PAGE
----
A concussion is a type of mild traumatic brain injury (mTBI), caused by a bump, blow, or jolt to the head that can change the way your brain normally works. According to the Centers for Disease Control and Prevention, approximately 3.8 million sports-related concussions are reported in the U.S. every year.

Concussions can occur from a blow to the body that causes the head to move rapidly back and forth. Even a "ding," "getting your bell rung," or what seems to be a mild bump or blow to the head can be serious. Many people assume that if an athlete does not lose consciousness then they did not suffer a concussion. This is not true.

Athletes who sustain repeat concussions are also at a higher risk for brain swelling permanent damage and even death.

Did you know?

According to the University of Pittsburgh Medical Center, 10 percent of all contact sport athletes sustain concussions and 63 percent of all concussions occur in football players.

  • An athlete who sustains a concussion is four to six times more likely to sustain a second concussion.
  • "Bell ringers" account for 75 percent of all concussions.
  • The effects of a concussion are cumulative in athletes who return to play prior to complete recovery.
  • Concussion headaches are the No. 1 reported symptom, usually described as a "pressure sensation" which worsens as the day progresses.
  • Eighty percent of all concussions get better within 3 weeks and 20 percent of concussions take three weeks or longer to recover.
  • Second impact syndrome (SIS), which results from a rapid swelling of the brain, can occur if an athlete suffers an additional concussion before symptoms of the initial concussion have subsided.
  • Adolescent athletes are more susceptible to second impact syndrome.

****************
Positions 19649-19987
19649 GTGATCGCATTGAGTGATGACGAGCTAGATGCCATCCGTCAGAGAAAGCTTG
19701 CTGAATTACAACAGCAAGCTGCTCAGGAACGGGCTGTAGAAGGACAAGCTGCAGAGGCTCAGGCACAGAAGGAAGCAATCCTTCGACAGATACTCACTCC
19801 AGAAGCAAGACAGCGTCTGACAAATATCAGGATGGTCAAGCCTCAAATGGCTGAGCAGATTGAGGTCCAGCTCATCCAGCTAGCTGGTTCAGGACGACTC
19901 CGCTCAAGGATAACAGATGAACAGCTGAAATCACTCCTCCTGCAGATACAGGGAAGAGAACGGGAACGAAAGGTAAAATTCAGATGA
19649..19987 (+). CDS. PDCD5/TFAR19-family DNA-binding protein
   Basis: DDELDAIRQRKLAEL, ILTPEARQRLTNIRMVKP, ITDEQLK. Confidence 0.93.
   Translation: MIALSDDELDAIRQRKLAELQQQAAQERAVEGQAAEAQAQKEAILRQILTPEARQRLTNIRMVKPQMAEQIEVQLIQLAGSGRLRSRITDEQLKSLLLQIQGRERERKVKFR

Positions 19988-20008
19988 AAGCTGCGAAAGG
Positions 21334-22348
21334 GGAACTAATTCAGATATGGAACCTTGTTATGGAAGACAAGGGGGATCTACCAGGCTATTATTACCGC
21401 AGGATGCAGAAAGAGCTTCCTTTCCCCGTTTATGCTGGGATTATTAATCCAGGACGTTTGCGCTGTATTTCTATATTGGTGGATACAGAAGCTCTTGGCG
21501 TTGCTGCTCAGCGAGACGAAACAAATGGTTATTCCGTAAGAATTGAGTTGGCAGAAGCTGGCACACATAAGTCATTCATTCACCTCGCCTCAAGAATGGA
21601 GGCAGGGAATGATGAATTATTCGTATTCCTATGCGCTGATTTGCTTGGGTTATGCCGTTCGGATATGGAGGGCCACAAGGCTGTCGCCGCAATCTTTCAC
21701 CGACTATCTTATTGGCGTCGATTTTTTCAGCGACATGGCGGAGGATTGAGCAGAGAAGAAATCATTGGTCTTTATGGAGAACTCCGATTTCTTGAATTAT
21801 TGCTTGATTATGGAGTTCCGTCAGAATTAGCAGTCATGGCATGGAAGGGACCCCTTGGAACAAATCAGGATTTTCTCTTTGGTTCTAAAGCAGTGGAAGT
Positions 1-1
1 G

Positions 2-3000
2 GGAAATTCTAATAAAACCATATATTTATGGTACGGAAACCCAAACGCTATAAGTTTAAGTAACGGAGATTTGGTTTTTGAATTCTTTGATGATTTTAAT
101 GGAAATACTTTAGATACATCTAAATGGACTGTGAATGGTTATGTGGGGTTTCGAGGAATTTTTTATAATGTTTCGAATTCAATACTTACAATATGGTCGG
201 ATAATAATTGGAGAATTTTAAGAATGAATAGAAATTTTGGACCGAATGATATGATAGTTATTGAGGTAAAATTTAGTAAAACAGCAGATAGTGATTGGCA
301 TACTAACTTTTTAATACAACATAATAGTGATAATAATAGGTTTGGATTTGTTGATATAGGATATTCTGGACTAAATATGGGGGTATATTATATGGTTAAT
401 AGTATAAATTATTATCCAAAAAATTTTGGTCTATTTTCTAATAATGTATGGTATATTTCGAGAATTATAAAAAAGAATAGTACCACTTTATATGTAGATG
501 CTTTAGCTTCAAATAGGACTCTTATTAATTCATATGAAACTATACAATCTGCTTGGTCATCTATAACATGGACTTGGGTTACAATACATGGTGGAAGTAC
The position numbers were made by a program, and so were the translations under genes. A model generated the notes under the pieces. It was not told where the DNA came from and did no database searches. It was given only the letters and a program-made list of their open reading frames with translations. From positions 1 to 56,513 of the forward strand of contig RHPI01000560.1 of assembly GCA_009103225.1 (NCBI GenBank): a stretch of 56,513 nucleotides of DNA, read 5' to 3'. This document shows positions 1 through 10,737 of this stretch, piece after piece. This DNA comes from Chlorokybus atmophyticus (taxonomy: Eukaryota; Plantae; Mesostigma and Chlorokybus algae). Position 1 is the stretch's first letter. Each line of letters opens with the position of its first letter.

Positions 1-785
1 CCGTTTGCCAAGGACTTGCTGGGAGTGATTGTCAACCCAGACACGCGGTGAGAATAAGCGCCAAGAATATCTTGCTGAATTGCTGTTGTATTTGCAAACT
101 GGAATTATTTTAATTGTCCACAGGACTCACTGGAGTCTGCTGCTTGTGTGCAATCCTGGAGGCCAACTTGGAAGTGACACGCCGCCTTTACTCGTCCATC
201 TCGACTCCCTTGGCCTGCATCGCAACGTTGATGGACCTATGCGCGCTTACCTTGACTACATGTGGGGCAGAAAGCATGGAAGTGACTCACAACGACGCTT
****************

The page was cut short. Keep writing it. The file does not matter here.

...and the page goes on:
• Second impact syndrome is more likely to occur within 14 days of the initial concussion.

What is really going on in the brain after a concussion?

A metabolic imbalance occurs in the brain after a concussion. Therefore increasing blood flow to the brain during recovery may slow down the recovery process and worsen the symptoms of concussion. Many patients with concussions have a hard time concentrating or focusing on a task.

Recent research by the University of Pittsburgh Medical Center indicates that females typically have more concussion symptoms than males. Also, younger athletes (aged 18 and younger) typically have longer recovery times after a concussion.

How does a concussion impact your ability to learn and concentrate?

Both physical exertions and cognitive exertion, or thinking, are usually difficult for an athlete who has suffered a concussion. Cognitive exertion and the added stimulation of the school environment can significantly increase concussion symptoms, even during the recovery period. An athlete with a concussion will frequently find that background noise, lighting, changing classes, group work and testing can all exacerbate their symptoms.

Physicians may prescribe a modified learning environment or school schedule for athletes who have suffered a concussion. Do you want to know more about academic accommodations? Visit our toolbox or make an appointment with a physician on our medical staff before your child returns to school.

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